Moving to and living in the Netherlands has been challenging for me. I’m not gonna lie. I’ve spent plenty of days crying and almost buying a plane ticket back to the US. The first year was the worst. This year, my second year has been much better. I’ve made friends and gotten into the groove of things. I’ve even picked up a bunch of good habits. I don’t think I ever would have been able to implement these with the crazy work schedule in NYC.
1. Cooking at home
When I lived in NY, I was the worst at making meals at home. I probably ate like 90% of my meals out. Like I’d eat a snack at home, buy a bagel for lunch, and then go out to a restaurant for dinner. I still can’t believe I spent so much money on eating out. Now, I make a lot of my meals at home. My boyfriend and I normally eat out/order take out only once a week.
2. Buying Super Fresh Produce
I’ve always liked the smell of super fresh produce. My family and I went a lot as a kid to farmers’ markets. So I’m trying to get back into it. I love the fresh Dutch strawberries that they sell here. The taste is incomparable to the ones sold at the grocery store. They are so juicy and delicious.
3. Spending Smartly
I used to spend hundreds of dollars a year on coffee. Buying a latte or just a coffee at Starbucks or the coffee card near my office. I invested in a good coffee machine. It cost around $250 or something, but it’ll make me coffee for years. I spend maybe $30 total now on getting coffee out a year.
You wouldn’t believe how much money I spent on Uber per year living in NYC. We don’t have Uber in Roosendaal, the city where I live in the Netherlands. I had to find another mode of transport. For the Dutch, that’s a bicycle.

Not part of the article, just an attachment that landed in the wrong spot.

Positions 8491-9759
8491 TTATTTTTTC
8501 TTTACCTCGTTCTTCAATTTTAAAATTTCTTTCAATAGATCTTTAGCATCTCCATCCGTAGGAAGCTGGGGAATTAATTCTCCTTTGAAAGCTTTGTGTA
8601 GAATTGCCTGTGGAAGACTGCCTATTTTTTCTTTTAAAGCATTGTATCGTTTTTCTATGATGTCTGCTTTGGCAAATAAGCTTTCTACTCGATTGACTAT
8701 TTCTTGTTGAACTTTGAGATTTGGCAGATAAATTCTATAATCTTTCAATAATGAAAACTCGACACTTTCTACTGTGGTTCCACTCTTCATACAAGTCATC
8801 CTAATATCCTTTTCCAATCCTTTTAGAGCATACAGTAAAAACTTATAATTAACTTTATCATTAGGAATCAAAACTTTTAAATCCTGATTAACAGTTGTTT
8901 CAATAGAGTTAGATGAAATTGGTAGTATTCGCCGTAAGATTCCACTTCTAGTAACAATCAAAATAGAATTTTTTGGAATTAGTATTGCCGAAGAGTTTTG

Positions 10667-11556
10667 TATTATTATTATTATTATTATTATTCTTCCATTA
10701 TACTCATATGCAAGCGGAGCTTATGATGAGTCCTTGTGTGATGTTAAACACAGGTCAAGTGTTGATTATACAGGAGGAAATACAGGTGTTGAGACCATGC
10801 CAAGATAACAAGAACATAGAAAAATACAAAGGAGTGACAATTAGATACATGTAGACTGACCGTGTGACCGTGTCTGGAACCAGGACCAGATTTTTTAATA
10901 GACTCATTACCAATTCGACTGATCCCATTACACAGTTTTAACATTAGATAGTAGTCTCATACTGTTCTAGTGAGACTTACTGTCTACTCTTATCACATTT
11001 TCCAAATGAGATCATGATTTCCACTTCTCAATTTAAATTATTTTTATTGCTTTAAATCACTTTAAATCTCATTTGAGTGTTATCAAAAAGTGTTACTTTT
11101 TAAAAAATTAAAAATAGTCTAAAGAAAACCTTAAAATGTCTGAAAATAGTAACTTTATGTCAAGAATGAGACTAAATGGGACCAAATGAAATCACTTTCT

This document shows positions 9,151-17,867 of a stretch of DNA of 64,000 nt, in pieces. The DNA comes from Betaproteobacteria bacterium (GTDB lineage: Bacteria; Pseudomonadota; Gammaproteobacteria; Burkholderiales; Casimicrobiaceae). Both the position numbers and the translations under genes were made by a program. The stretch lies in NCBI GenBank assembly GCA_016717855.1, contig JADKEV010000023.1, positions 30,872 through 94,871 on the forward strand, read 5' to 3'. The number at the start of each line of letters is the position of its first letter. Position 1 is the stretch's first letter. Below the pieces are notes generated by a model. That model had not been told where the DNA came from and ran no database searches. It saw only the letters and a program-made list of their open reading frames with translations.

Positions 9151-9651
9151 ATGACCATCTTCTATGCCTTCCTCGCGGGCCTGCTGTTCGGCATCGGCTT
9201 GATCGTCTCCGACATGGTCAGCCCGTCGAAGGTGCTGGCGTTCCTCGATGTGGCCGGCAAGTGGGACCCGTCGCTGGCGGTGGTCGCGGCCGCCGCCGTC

4. Biking Everywhere
Speaking of biking, I’ve become truly Dutch. My bicycle is my main mode of transportation. It’s a healthy and easy way of getting around. Not to mention, it’s great for the environment.
5. Saying No if I Don’t Feel Like Saying Yes
I’ve learned to put my foot down and say no. I used to feel so pressured to always hang out with everyone who asked, even if I didn’t like them. I don’t do that anymore. I try to invest my time in people that I like and with who I can build long-lasting relationships.
6. Buying in Bulk When There’s a Sale
Buying in bulk? What is that? I was so bad at this because I was always worried about spending a lot of money at the same time. But now I do this all the time. Buying in bulk can often save you so much money. Why wouldn’t you do this? Recently the tuna was super cheap at the grocery store, so I bought a bunch instead of just buying the usual one or two cans.
7. Not Feeling Pressured to Work 24/7
I love the Dutch work culture. You work your hours and then go home. Whatever you didn’t finish can be done tomorrow. They take proper vacations and cherish their time. I strongly dislike that in the US people are always working a few jobs at the same time. Many people aren’t satisfied and always want more money. The Dutch are completely the opposite. It’s so refreshing.
8. Trying Not to Judge
Coming from a very judgmental country, I’m learning to respect everyone as equals. Just because you clean or pick up trash for a living, it doesn’t make you less of a person. At the end of the day, we are all human and should act like it. Just because you have a different opinion than your colleague or family member, it doesn’t mean you have to cut all contact.
9. Buying Off Brand Food Items
I’m a Hellman’s mayo, Heinz ketchup, and Skippy peanut butter kind of girl. Let’s be honest, those brands are expensive for no reason. There are plenty of less expensive alternatives that are just as good. I almost never buy the name brand foods anymore.
Follow my adventures and say hello to me on my Instagram scribble_a_dream.
What good habits have you picked up recently?